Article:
Risk, mercury levels, and birds: Relating adverse laboratory effects to field biomonitoring

Joanna Burger, Michael Gochfeld

Research output: Contribution to journalArticlepeer-review

206 Scopus citations


There is an abundance of field data on levels of mercury in a variety of organisms and there are a number of studies that demonstrate the adverse effects of mercury on laboratory animals, but few studies examine the relationship between the two. Thus it is often difficult to determine the ecological relevance of mercury concentrations found in nature, or to predict the ecosystem consequences of current levels. In this paper we review the levels in tissues that are associated with adverse effects in birds from laboratory studies and compare these with levels found in wild bird populations in the New York Bight to provide a basis for interpreting values in avian populations. We use feathers from fledgling birds which would have been fed on locally obtained food to eliminate the problem of where toxic burdens were acquired by more mobile adult birds. Laboratory studies indicate that in some species mercury levels of 1.5 ppm in eggs and/or 5 to 40 ppm in the feathers of birds are associated with adverse effects, including impaired reproduction. We report egg levels in birds that range as high as 3.8 ppm and feather levels that range as high as 10.3 ppm, although means are much lower. The levels in eggs of some wild birds in the New York Bight are within the range known to lower hatchability, embryo and chick survival, and chick weight, all variables that reduce reproductive success. Species with high egg levels include Forster's tern (Sterna forsteri) and black skimmer (Rynchops niger). Levels in feathers of some young wild birds from the New York Bight are within the range associated with reduced hatchability of eggs, behavioral abnormalities of adults, and infertility. Species with dangerously elevated mercury levels in feathers include great egret (Ardea [=Egretta] alba), snowy egret (Egretta thula), and black skimmers.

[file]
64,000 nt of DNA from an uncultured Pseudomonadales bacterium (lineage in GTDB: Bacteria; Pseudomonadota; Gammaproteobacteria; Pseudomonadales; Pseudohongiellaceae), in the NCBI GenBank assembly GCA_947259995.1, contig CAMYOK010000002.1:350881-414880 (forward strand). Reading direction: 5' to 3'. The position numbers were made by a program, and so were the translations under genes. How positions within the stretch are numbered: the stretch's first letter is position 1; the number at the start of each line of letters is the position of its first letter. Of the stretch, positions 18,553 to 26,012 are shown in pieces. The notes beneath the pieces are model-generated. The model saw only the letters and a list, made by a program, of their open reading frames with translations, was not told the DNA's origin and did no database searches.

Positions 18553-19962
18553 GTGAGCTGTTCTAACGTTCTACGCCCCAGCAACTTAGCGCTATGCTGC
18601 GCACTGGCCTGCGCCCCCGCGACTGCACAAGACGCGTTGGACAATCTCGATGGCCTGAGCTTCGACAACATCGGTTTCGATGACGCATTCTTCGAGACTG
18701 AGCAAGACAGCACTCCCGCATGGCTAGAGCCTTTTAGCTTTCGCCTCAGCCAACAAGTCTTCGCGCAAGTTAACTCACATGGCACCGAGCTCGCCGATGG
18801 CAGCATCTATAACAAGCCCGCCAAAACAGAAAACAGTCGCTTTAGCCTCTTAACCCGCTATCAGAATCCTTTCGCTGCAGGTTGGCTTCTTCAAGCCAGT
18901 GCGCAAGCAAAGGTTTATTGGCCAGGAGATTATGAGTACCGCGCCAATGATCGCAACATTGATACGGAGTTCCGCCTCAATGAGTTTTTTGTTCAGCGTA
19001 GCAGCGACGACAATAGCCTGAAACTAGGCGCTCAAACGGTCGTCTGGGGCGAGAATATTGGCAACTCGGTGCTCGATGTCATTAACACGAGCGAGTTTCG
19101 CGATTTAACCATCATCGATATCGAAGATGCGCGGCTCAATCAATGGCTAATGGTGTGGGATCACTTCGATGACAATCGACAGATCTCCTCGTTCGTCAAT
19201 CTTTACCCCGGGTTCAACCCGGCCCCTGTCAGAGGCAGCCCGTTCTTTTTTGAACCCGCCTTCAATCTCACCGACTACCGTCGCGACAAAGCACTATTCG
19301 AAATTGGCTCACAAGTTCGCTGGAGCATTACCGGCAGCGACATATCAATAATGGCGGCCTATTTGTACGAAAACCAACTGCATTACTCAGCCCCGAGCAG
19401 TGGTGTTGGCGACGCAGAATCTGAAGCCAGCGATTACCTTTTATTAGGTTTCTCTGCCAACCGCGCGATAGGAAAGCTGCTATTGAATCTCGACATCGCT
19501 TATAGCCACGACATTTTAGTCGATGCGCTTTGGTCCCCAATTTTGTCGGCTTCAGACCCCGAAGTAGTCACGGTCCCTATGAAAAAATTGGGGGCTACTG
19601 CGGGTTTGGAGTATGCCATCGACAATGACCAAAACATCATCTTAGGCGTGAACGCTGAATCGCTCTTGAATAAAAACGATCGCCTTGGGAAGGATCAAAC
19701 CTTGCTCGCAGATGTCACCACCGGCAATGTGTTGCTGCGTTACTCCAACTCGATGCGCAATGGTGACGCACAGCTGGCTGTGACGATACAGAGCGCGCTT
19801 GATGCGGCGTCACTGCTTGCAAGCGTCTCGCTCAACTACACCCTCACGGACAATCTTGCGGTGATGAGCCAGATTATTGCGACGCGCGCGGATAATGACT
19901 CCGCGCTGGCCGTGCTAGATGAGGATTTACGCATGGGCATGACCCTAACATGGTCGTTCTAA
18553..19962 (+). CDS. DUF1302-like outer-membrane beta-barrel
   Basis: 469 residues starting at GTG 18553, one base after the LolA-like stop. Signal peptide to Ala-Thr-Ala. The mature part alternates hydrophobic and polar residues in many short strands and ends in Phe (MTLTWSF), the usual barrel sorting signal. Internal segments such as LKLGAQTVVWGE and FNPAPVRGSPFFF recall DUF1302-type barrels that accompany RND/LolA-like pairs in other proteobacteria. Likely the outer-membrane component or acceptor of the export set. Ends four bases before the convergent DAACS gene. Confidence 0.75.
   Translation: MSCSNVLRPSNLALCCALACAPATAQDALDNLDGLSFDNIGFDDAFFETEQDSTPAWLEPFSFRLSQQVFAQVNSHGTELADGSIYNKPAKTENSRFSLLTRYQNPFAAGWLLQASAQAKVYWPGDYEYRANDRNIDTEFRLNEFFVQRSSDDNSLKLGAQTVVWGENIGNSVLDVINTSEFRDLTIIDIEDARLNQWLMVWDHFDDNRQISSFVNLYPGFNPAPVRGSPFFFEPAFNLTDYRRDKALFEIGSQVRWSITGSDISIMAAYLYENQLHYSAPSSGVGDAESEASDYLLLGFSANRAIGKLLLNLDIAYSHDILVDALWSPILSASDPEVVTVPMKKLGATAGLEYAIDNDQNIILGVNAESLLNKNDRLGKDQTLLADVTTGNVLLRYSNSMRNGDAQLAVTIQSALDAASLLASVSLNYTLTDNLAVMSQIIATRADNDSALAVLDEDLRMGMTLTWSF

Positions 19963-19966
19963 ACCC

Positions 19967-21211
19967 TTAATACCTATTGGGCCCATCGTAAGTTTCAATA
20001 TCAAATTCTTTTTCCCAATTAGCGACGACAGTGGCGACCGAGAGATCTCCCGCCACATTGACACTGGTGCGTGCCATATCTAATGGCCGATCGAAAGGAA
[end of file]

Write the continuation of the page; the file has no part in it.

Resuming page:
Original languageEnglish (US)
Pages (from-to)160-172
Number of pages13
JournalEnvironmental research
Issue number2
StatePublished - Nov 1997

All Science Journal Classification (ASJC) codes

  • Biochemistry
  • Environmental Science(all)


  • Bioindicator
  • Biomonitoring
  • Birds
  • Ecological risk
  • Effects
  • Fate
  • Feathers
  • Mercury


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